Flux-Cored Arc Welding (FCAW)

Flux-cored arc welding (FCAW) is a welding process that uses a continuously fed electrode wire containing flux at its core. This type of welding is similar to gas metal arc welding (GMAW), but the flux-cored wire eliminates the need for an external shielding gas. FCAW is widely used in various industries due to its versatility and ability to weld a wide range of materials and thicknesses.

Working Principle

In FCAW, the welding arc is created between the continuously fed electrode wire and the workpiece. As the wire passes through the welding gun, the electrical current melts both the wire and the base metal, forming a weld pool. The flux contained in the wire's core produces a protective gas shield that shields the molten metal from atmospheric contamination.

Types of Flux-Cored Wire

FCAW utilizes different types of flux-cored wires, each designed for specific applications and requirements:

Advantages of FCAW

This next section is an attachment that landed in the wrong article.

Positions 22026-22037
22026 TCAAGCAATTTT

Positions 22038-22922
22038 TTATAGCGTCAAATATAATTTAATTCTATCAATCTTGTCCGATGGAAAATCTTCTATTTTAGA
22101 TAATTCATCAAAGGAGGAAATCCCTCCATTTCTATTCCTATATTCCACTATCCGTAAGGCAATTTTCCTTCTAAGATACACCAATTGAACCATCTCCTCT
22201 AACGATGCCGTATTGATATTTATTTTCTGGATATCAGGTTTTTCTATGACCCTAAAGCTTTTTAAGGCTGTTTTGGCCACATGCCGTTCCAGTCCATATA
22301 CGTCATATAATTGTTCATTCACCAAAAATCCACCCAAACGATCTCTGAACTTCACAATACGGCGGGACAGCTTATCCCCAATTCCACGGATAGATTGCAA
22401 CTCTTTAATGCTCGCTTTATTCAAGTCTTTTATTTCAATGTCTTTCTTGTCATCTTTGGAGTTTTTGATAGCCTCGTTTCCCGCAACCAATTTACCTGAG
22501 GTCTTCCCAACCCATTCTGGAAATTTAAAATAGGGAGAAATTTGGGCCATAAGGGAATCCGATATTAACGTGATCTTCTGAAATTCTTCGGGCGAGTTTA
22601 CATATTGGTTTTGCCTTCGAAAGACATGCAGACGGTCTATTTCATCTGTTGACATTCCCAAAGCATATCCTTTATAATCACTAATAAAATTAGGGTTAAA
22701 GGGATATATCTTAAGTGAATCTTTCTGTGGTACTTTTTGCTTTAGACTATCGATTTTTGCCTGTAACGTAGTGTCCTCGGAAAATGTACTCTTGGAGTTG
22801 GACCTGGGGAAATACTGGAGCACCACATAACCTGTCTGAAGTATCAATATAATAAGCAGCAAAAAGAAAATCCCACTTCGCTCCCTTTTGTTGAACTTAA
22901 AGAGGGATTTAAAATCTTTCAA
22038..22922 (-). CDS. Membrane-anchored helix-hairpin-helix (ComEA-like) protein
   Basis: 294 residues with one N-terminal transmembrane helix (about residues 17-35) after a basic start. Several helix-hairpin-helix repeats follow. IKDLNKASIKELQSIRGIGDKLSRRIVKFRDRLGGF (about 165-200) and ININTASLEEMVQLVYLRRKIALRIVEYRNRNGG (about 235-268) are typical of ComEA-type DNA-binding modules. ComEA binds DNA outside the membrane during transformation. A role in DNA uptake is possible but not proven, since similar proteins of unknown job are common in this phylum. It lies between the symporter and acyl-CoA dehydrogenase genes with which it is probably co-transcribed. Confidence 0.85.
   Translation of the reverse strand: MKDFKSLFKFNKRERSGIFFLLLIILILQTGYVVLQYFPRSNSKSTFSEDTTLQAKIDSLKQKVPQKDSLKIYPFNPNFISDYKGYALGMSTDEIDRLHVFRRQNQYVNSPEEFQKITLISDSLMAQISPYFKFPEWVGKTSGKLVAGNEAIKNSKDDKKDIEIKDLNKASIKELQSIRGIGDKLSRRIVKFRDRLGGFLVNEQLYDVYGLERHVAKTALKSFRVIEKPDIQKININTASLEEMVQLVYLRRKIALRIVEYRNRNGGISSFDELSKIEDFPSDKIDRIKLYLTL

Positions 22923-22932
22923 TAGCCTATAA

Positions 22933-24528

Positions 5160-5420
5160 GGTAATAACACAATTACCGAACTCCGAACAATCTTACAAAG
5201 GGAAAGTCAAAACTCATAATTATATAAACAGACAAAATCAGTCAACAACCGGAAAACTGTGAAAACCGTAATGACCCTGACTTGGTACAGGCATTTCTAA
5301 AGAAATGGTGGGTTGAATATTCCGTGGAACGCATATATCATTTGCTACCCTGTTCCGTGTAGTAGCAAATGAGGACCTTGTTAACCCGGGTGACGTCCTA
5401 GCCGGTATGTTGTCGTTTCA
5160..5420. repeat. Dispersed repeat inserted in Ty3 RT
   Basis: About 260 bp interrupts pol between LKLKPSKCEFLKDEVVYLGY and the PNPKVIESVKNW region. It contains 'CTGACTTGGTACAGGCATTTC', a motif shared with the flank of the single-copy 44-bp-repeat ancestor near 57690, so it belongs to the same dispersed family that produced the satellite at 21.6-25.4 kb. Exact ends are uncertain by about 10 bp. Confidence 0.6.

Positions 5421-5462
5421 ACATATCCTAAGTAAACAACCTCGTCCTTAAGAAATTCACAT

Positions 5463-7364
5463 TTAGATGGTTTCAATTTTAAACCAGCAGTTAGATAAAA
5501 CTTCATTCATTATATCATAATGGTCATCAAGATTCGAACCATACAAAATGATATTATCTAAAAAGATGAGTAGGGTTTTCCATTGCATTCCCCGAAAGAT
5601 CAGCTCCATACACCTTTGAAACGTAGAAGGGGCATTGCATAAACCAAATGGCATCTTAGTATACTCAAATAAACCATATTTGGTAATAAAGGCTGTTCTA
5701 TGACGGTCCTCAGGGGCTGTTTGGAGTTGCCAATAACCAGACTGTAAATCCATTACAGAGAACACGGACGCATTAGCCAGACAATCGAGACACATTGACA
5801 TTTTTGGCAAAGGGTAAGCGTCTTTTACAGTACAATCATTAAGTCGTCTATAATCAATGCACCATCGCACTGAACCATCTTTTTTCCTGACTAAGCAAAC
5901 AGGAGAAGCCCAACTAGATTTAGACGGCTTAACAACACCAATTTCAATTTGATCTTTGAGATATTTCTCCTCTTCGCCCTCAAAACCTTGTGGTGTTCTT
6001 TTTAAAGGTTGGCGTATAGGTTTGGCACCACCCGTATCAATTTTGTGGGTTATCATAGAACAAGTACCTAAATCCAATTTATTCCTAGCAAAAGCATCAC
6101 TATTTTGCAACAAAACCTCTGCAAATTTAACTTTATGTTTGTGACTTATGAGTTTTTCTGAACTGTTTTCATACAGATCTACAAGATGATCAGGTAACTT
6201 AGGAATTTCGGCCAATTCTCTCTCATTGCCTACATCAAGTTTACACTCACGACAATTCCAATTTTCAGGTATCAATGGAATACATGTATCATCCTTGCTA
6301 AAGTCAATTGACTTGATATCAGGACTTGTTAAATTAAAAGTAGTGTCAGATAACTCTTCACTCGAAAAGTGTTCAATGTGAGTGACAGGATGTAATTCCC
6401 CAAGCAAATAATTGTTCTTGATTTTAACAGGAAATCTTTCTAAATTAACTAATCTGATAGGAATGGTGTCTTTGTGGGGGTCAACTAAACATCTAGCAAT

FCAW offers several advantages that make it a popular welding process:


FCAW is widely used in industries such as construction, shipbuilding, pipeline fabrication, structural steel fabrication, and repair and maintenance. It is suitable for a range of applications, including welding thick plates, joining various metals, and working on dirty or rusty surfaces.

Overall, flux-cored arc welding (FCAW) offers a versatile and efficient welding process with numerous advantages. Its ability to handle different materials and thicknesses, high welding speeds, and suitability for outdoor use make it a popular choice in various industries.